no end in sight for israel/lebanon conflict
July 31, 2006
President Bush today reiterated his desire for “a sustainable cease-fire, a cease-fire that will last” while rejecting pressure from UN Secretary-General Kofi Annan and others to push for an immediate end to the conflict between Israel and Lebanon, now in its nineteenth. There will be no “stopping for the sake of stopping”, he said. He and other administration officials continue to insist that Hezbollah is a “root cause” of instability in the region, one that necessitates Israel’s continuing bombardment of the group’s assets within Lebanon.
At last Friday’s press conference, the president even went so far as to claim that a cease-fire “won’t solve the problem” and would not “help the Lebanese citizens have a life that is normal and peaceful,” a position that Washington Post columnist Dan Froomkin interprets as saying that “the Lebanese should be grateful that they are being bombed.”
The cost of the ongoing hostilities has been high. A temporary halt to aerial bombardment was called on Sunday after Israeli bombs destroyed an apartment building in the village of Qana, killing more than 50 civilians, but bombing resumed today (albeit with “reduced” intensity). Israeli Prime Minister Ehud Olmert today dashed hopes of an immediate end to the crisis, stating, “there is no cease-fire and there will not be any cease-fire in the coming days.” Israeli columnist Nahum Barnea presents another perspective on Qana, writing, “We dropped leaflets telling them to leave….We covered ourselves….I, for one, am covered in shame….No leaflet is going to make those who have no where to go leave their homes.“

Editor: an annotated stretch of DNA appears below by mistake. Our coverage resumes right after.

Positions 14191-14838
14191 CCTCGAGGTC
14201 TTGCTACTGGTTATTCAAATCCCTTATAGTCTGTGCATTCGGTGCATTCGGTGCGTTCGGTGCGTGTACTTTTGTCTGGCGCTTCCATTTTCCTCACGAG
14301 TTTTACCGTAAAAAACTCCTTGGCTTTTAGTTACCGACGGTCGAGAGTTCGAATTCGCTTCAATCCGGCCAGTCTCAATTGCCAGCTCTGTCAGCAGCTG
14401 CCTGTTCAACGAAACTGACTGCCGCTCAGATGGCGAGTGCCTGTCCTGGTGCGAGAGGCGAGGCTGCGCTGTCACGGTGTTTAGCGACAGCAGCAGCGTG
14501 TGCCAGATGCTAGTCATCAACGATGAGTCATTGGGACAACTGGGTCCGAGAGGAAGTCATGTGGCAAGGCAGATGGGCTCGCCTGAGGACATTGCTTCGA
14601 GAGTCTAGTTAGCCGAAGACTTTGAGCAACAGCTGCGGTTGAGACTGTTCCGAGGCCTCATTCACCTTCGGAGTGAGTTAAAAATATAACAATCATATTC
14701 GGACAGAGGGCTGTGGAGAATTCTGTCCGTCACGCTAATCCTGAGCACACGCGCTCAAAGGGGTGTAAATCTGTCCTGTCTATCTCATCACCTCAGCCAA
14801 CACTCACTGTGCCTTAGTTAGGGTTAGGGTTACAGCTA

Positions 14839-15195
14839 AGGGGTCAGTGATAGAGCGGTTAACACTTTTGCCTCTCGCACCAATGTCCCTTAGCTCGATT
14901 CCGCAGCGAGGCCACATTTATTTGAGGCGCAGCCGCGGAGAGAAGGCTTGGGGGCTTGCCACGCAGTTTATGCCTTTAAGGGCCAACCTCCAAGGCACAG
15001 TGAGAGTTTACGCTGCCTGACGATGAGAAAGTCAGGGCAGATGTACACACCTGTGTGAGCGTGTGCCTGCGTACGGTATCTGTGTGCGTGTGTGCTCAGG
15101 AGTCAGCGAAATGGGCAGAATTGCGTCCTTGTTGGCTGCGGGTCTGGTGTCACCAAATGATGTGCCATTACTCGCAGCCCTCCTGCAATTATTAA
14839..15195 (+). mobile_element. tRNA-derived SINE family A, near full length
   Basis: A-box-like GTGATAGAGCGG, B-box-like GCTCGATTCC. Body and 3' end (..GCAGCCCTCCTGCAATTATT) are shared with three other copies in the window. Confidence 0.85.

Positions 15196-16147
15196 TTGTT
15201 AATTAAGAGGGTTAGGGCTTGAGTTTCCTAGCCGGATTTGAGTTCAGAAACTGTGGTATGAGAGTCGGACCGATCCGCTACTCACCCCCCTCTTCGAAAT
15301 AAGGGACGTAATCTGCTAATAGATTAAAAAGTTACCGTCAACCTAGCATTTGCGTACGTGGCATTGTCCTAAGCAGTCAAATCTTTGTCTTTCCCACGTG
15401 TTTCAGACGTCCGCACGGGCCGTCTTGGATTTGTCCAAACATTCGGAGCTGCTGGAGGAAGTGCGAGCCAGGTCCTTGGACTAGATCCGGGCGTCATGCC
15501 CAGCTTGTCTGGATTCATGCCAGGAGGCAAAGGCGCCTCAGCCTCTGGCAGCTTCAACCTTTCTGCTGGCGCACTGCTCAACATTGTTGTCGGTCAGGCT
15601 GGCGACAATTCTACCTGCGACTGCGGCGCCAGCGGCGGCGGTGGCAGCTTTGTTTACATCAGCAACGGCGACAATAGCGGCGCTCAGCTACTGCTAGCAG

Meanwhile, the White House backs a UN resolution calling for deployment of an international force to create a buffer between Hezbollah and Israel. “A multinational force must be dispatched to Lebanon quickly so we can help speed the delivery of humanitarian aid to the Lebanese people,” President Bush said today. Israel has said that it is unwilling to seek a cease-fire until such a force is in place, fearing the “rearming” of Hezbollah without the safety of a buffer zone in southern Lebanon.
But with civilian deaths mounting, can we really afford to wait that long? Israel may have a “right to defend itself,” but its refusal to seek an immediate resolution to the conflict in the face of the Qana tragedy and others highlights its own indifference to the humanitarian crises it has created. Worse, America’s continuing support of Israel against the prevailing sentiments of surrounding Arab nations and of major players like France and the UK perpetuates the increasingly real phenomenon of American arrogance. We call for humanitarian aid to Lebanon yet do nothing to address the cause of the suffering that now occurs on a daily basis. As Mr. Barnea says, “It’s life and death.” For a president who has time and again defended the right of human beings to live, the choice ought to be obvious.
–D. S. W.